MIT researchers create 'refillable' electric vehicle batteries

A new battery design which could make it possible to refuel electric vehicles in the same way as traditional cars has been unveiled by academics at the Massachusetts Institute of Technology in Boston, US.

The new approach replaces the traditional solid materials inside a battery with tiny particles, which are carried inside a "gooey" liquid the scientists have dubbed "Cambridge crude."

By using liquids, the team has separated the functions of a battery - storing energy, and discharging it - into separate physical structures, something which makes the batteries more efficient and should reduce the size of a battery system by about a half.

This in itself could be a huge boost for electric vehicles, which are burdened by exceptionally heavy battery packs (the Nissan Leaf's pack weighs nearly 300 kg), but researchers say that a refillable battery pack would also be a possibility.

"Such a system would permit the possibility of simply 'refueling' the battery by pumping out the liquid slurry and pumping in a fresh, fully charged replacement, or by swapping out the tanks like tires at a pit stop, while still preserving the option of simply recharging the existing material when time permits," said a statement from MIT.

Although liquid-flow batteries have existed in the past, the new design offers a 10-fold improvement in the "energy density" of the liquid, as well as being cheaper to make than the conventional lithium-ion batteries used in the electric vehicles of today.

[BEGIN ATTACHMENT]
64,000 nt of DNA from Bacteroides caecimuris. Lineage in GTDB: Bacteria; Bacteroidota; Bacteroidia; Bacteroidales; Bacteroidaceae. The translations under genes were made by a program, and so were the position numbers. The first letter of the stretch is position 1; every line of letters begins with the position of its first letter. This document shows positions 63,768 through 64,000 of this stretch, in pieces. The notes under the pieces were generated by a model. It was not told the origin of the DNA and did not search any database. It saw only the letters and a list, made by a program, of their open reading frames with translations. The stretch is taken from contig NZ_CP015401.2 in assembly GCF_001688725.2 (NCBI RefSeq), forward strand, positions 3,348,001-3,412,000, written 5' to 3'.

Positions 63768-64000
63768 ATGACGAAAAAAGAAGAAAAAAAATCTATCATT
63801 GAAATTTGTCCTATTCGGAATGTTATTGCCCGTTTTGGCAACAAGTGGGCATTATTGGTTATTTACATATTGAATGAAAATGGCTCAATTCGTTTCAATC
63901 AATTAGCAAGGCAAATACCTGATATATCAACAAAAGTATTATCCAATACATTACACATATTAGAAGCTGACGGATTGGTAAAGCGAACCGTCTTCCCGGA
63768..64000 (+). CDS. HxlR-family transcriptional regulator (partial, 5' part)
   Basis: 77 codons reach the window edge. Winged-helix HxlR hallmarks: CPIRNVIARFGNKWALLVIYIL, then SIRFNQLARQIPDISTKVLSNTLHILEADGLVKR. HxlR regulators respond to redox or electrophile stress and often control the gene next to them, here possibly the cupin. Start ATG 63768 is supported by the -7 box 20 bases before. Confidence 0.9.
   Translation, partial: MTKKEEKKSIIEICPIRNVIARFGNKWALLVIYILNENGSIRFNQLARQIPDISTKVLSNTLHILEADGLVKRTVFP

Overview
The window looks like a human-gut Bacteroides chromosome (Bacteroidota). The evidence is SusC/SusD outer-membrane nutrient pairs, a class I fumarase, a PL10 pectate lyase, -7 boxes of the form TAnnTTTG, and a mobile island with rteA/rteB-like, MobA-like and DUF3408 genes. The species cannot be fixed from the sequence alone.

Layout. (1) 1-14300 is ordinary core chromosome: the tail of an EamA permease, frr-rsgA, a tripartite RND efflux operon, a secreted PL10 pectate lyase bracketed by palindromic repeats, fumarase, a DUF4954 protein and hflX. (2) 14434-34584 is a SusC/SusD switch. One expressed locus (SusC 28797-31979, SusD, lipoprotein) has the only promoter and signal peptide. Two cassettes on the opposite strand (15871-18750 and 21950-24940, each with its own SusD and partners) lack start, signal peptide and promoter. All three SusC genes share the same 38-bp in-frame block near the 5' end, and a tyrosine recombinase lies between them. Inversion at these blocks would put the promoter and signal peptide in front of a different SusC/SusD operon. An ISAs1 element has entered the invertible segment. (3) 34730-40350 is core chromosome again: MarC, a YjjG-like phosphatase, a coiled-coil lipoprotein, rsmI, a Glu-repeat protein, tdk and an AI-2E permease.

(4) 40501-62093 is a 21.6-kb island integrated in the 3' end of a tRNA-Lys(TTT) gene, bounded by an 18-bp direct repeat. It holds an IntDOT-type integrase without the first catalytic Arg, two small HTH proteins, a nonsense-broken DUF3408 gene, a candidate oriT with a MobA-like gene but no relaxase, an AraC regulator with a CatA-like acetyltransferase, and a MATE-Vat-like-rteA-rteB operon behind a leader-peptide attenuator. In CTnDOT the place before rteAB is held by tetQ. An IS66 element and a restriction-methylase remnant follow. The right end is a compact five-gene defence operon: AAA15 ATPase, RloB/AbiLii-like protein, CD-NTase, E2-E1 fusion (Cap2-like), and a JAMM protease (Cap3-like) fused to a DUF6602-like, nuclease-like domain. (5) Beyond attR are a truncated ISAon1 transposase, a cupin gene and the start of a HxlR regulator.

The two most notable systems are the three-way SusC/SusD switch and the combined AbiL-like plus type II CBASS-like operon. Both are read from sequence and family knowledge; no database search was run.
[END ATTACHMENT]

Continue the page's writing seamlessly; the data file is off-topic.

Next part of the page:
The researchers, Mihai Duduta and Bryan Ho, believe that the new battery technology could be the key to making electric vehicles fully competitive with their gas-powered equivalents - and it's something which is on many minds in the world of electric vehicles.

Last year, a study by the Boston Consulting Group said that without a breakthrough in technology, the costs of batteries would limit the widespread adoption of electric cars this decade.

The firm's Xavier Mosquet said at the time that although people believe that batteries hold the key to reducing society's dependence on fossil fuels, "the reality is electric-car batteries are both too expensive and too technologically limited for this to happen in the foreseeable future."

Although it's likely to be years before "Cambridge crude" is at the filling station, automakers and EV enthusiasts will be hoping that MIT's new design is the breakthrough they've been waiting for.

Read the paper (subscription required): http://onlinelibrary.wiley.com/doi/10.1002/aenm.201100152/abstract

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